Nov. 10, 2011, 7:24 p.m.
The Carnegie Endowment recently published a report by Ibrahim Saif about the economic transition Egypt must undergo to facilitate the transition from authoritarianism to representative government. The report suggests economic policies the government should adopt in the short-term and medium-term (i.e. 3-5 years following presidential and parliamentary elections). The report notes that successful transition will require significant social, political and economic changes.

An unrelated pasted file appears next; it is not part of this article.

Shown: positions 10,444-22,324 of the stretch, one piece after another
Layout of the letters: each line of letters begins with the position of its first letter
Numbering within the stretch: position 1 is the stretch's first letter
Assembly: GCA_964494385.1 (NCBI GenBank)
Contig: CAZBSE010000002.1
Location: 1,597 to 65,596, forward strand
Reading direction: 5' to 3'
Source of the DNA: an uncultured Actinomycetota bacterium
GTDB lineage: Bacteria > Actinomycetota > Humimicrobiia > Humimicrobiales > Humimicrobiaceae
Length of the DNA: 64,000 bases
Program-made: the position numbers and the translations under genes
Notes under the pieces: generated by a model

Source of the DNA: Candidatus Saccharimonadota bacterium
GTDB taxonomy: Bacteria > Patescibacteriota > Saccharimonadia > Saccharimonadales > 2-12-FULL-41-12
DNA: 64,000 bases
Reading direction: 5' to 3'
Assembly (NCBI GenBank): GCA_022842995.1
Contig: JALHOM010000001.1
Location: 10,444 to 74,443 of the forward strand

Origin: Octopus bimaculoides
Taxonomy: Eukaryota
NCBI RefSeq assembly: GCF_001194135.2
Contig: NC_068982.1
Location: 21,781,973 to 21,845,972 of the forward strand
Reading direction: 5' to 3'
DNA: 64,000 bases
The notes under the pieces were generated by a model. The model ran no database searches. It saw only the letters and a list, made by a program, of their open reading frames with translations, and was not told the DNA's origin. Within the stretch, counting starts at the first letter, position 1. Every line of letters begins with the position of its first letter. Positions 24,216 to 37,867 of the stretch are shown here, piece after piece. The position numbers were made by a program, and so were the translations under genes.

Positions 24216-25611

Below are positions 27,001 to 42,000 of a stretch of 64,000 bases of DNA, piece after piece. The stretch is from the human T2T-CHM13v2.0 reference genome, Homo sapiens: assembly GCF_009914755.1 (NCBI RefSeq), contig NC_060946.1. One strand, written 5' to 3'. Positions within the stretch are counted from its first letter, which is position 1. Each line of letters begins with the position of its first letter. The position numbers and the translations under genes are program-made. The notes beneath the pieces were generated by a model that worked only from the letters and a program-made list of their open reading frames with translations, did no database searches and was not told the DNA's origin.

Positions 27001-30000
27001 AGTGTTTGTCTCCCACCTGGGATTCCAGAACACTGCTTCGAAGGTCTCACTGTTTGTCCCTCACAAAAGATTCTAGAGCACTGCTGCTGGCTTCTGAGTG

The Egyptian economy is going through a critical period as the country transitions to democracy. While the shift from authoritarianism is certainly welcome, it has inevitably incited instability unknown to Egypt for the past thirty years. The implementation of economic reform amid this uncertainty is particularly challenging as political demands take precedence. The state attempted several times to revive the Egyptian economy since the Infitah, or “open door,” policy initiated by President Anwar Sadat in the mid-1970s. Successive, though unsuccessful, reform programs during the 1990s contributed to the pervasive poverty that served as a central driver of the 2011 Egyptian revolution and persists today. Past experiences can provide useful lessons for what to avoid in the future, even if they are unable to impart what exactly should be done.